yes, that is true, it is still interesting at test time. This is kinda already possible with class-incremental methods, although training data should contain a single class at a time, which could be a problem for robots that usually see multiple objects at a time.

Right, for the domain-incremental scenario the label trick cannot be applied. But for task-incremental and class-incremental it is valid.

Hi @RobiNoob21
We all agree that totally unsupervised continual learning is one of the major goals of CL (maybe even of ML?) but IMO the field is too immature to seriously deals with unlabelled data in real scenarios. I mean, continual learning is far to be resolved even for toys supervised benchmark; before focusing on difficult tasks we should concentrate on simpler ones :slight_smile:
With this in mind, reducing information during training and testing removing the task label is a step forward in the direction of unsupervised CL / CL with little knowledge about data distribution and classes.

As far as I know task label is mainly used by multi-head models or growing models as [1], where the specific head or the path that data has to travel through the network is different according to the task.
Personally I’m not a fan of these kind of models, so I tend to avoid to use the task label.

Moreover, IMO, the concept of task label is not naturally present in many real world application. As an example, suppose you have a robot that have to learn to classify and handle different objects in your house. Let’s say that room = task. Suppose that when the robot learns to handle object in your bedroom, there is no mug in the room. During testing you put a mug in your bedroom. If the robot learned to classify objects based on the task label, probably it will fail to classify and handle the mug, simply because during training there was no mug in the bedroom, but probably the same robot would be able to correctly handle a mug if the mug was in the kitchen!
This behavior is usually unwanted, since the same object should always be correctly classified, regarding the task/room where it appears.

[1] Rusu, Andrei A., et al. “Progressive neural networks.” arXiv preprint arXiv:1606.04671 (2016).

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The app is based on the AR1* algorithm described here: “Latent Replay for Real-Time Continual Learning”. AR1 works in a Single-Incremental-Task scenario (there’s no notion of task at all), so only class labels are provided through the app. AR1 is agnostic to the new batch content type (it can contain new classes, new examples of already encountered classes or both) :slight_smile:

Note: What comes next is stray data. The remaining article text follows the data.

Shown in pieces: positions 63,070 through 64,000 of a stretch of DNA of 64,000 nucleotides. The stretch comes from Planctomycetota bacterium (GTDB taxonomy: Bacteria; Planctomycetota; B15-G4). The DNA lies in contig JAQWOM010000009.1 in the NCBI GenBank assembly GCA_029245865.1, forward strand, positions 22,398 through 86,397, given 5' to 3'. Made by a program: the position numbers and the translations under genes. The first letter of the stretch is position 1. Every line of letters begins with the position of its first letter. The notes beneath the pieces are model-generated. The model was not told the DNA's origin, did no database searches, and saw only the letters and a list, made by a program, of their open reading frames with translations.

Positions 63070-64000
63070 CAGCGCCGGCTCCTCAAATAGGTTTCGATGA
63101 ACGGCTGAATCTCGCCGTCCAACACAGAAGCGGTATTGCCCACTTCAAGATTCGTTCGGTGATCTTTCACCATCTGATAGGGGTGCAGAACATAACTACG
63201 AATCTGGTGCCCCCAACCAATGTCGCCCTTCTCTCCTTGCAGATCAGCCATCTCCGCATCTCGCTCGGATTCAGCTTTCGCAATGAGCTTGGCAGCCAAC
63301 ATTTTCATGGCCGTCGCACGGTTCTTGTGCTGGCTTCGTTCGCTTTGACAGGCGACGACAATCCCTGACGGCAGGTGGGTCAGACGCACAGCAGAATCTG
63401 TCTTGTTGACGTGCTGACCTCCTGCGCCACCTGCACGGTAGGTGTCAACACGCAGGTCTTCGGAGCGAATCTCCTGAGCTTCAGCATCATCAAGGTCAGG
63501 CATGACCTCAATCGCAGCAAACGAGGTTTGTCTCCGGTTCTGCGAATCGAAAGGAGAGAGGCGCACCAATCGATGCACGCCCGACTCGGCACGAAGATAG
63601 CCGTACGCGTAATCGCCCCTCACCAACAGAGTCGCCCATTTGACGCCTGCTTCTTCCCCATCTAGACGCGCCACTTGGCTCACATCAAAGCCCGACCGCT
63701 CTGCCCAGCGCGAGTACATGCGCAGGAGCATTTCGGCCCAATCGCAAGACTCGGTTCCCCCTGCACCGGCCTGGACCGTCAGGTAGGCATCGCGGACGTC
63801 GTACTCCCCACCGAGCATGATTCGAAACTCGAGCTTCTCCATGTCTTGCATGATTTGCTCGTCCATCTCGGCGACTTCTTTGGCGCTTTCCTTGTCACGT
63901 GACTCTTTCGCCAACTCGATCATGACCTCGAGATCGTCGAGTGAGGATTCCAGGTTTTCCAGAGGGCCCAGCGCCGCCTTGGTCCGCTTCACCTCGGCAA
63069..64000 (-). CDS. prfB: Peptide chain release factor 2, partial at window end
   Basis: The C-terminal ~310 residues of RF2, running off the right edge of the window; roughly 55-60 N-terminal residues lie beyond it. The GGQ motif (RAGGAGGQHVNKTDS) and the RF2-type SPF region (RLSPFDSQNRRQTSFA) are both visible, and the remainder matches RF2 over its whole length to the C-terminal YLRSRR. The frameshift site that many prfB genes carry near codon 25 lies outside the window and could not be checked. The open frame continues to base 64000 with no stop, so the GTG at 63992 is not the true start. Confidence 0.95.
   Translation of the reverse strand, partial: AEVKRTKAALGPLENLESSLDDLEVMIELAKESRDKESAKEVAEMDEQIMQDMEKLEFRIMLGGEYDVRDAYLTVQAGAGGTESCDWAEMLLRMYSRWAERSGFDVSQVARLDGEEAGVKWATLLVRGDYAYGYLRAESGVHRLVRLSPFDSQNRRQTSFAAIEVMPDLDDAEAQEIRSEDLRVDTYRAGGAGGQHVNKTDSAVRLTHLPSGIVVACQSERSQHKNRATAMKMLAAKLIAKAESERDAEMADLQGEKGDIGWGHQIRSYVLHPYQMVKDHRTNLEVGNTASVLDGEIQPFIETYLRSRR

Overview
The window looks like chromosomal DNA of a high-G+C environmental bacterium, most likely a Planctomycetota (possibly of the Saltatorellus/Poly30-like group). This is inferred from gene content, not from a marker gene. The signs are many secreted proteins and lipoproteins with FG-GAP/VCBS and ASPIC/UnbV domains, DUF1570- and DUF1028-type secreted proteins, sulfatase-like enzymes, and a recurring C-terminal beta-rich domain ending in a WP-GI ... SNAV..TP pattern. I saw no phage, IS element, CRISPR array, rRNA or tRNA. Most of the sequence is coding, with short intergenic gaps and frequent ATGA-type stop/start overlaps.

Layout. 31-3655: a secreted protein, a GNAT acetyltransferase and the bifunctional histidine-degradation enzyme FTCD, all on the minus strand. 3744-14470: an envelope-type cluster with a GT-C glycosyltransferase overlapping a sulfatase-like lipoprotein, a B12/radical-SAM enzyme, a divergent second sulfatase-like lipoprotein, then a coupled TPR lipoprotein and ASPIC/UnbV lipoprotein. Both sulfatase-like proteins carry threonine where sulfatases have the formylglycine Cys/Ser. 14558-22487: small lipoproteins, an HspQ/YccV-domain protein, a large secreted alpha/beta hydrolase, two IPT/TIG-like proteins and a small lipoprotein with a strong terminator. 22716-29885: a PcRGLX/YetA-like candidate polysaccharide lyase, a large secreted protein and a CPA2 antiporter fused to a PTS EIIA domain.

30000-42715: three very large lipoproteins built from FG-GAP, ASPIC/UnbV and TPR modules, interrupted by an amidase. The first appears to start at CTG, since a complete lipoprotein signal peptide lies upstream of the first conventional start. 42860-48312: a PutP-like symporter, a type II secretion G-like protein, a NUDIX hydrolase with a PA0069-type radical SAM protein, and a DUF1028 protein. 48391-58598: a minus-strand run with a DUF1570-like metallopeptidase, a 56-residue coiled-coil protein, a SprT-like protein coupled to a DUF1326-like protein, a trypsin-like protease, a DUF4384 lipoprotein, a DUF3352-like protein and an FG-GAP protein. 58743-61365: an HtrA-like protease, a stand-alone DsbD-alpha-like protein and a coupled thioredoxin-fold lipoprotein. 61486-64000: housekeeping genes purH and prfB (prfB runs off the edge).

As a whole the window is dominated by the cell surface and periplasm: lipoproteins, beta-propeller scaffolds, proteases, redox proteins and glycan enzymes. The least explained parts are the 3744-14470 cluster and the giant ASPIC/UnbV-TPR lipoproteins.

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Thanks @ggraffieti for joining the discussion.

True, this is what I was implying when I said that supervised classification is a “toy example”. My only concern is that maybe we are “overfitting” on simple tasks in a way that will probably be useless when we switch to more practical scenarios. I mean, most of the literature proposes solutions that are specific for supervised classification and it will be hard to extend them for more challenging tasks (e.g. unsupervised).

Yeah, definitely :+1:. Also, I think it is unreasonable to expect that only one class will come at you at a time (class-incremental). Probably, as @vincenzo.lomonaco was saying, SIT and NIC (new instances and classes) settings are the most reasonable in terms of practical utility.

Thanks!! :slight_smile:

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Hi Robi,

(Sorry, haven’t had time to read the other responses.)

First of all, you should always question what the “super expert” do, especially in CL :wink:

So in [3], we are not using the task label but we are using the task boundaries. Nevertheless, our method applies to unsupervised learning :slight_smile: See Table 5. Let me know if you have any questions about that. Long story short: just swap p(y|x) for p(x) everywhere.

That being said, I believe in the task-free setting. Let me start with an example: A recommendation system trying to predict the next song you will listen to. Let’s say x is the current song you’re listening to, y is the next, and c is a hidden context variable, which represents your current music mood. The problem can thus be formulated as maximizing p(y|x,c). In this setting, c represents the task label. For this application, the model doesn’t have access to c but it’s, however, getting tons of supervision via y whenever you switch songs. (so, no task boundaries, no task labels).

You can think of a LOT of applications like this. Find more here

Let me know if that wasn’t helpful and you need further convincing :slight_smile:

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Well, focusing more on supervised setting is “a problem” of ML in general not only of CL :slightly_smiling_face:
I don’t think we are overfitting the problem if we work with labelled data. In fact there are many applications where labels are easy to obtain or generate. Moreover the main problem of CL, catastrophic forgetting, is still an issue in the majority of supervised tasks! Trying to resolve it for labelled data could give us some insight in the direction of resolving it in the more general case of unsupervised learning. A good approach is the one described by @optimass. In general, semi-supervised or self-supervised learning are two fields that are gaining more and more attention recently. IMO an hybrid approach where sometimes you have labels and sometimes you don’t have them will be a very good benchmark towards unsupervised CL!

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Hi Massimo,

Ahaha, yeah, I do but I also question myself, especially since I’m just starting out, really.

My bad, I had missed that section. Thanks for pointing that out. Anyway, it was a general thought about the lines of research that are being explored, not specific to a single publication. :+1:

Quite a nice example, makes a lot of sense in this perspective, thanks.

That paper is in my backlog!!!

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Happy it made it to your backlog :slight_smile:

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Let’s hope so!

I tagged you in my comment in the reading group channel about this